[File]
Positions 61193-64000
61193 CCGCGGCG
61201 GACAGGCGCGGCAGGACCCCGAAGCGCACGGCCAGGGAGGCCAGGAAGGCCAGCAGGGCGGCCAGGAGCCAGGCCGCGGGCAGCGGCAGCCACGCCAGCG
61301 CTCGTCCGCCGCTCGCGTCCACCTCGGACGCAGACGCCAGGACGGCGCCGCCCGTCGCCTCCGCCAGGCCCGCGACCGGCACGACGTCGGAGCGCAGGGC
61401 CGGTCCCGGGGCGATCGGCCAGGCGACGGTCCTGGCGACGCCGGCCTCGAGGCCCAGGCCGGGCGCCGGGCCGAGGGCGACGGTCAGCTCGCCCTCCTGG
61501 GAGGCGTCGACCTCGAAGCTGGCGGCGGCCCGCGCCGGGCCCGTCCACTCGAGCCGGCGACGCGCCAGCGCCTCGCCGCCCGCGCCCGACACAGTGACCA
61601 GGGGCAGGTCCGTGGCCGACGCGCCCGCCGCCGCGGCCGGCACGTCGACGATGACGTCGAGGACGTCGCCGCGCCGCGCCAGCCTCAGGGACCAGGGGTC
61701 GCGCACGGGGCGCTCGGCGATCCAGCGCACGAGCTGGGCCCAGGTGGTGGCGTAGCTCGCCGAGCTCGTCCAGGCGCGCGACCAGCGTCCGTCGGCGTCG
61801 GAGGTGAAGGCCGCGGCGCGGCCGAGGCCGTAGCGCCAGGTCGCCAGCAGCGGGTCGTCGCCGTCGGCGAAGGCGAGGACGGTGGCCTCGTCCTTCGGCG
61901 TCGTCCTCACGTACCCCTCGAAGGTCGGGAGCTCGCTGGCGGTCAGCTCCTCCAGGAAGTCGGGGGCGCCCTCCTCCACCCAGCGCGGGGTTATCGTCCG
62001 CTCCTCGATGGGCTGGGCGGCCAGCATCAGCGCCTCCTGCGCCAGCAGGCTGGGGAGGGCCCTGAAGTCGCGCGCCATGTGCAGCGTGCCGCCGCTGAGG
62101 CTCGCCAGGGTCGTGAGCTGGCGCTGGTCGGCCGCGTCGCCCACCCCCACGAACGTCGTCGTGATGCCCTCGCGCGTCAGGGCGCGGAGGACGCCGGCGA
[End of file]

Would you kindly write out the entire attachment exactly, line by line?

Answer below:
Positions 61193-64000
61193 CCGCGGCG
61201 GACAGGCGCGGCAGGACCCCGAAGCGCACGGCCAGGGAGGCCAGGAAGGCCAGCAGGGCGGCCAGGAGCCAGGCCGCGGGCAGCGGCAGCCACGCCAGCG
61301 CTCGTCCGCCGCTCGCGTCCACCTCGGACGCAGACGCCAGGACGGCGCCGCCCGTCGCCTCCGCCAGGCCCGCGACCGGCACGACGTCGGAGCGCAGGGC
61401 CGGTCCCGGGGCGATCGGCCAGGCGACGGTCCTGGCGACGCCGGCCTCGAGGCCCAGGCCGGGCGCCGGGCCGAGGGCGACGGTCAGCTCGCCCTCCTGG
61501 GAGGCGTCGACCTCGAAGCTGGCGGCGGCCCGCGCCGGGCCCGTCCACTCGAGCCGGCGACGCGCCAGCGCCTCGCCGCCCGCGCCCGACACAGTGACCA
61601 GGGGCAGGTCCGTGGCCGACGCGCCCGCCGCCGCGGCCGGCACGTCGACGATGACGTCGAGGACGTCGCCGCGCCGCGCCAGCCTCAGGGACCAGGGGTC
61701 GCGCACGGGGCGCTCGGCGATCCAGCGCACGAGCTGGGCCCAGGTGGTGGCGTAGCTCGCCGAGCTCGTCCAGGCGCGCGACCAGCGTCCGTCGGCGTCG
61801 GAGGTGAAGGCCGCGGCGCGGCCGAGGCCGTAGCGCCAGGTCGCCAGCAGCGGGTCGTCGCCGTCGGCGAAGGCGAGGACGGTGGCCTCGTCCTTCGGCG
61901 TCGTCCTCACGTACCCCTCGAAGGTCGGGAGCTCGCTGGCGGTCAGCTCCTCCAGGAAGTCGGGGGCGCCCTCCTCCACCCAGCGCGGGGTTATCGTCCG
62001 CTCCTCGATGGGCTGGGCGGCCAGCATCAGCGCCTCCTGCGCCAGCAGGCTGGGGAGGGCCCTGAAGTCGCGCGCCATGTGCAGCGTGCCGCCGCTGAGG
62101 CTCGCCAGGGTCGTGAGCTGGCGCTGGTCGGCCGCGTCGCCCACCCCCACGAACGTCGTCGTGATGCCCTCGCGCGTCAGGGCGCGGAGGACGCCGGCGA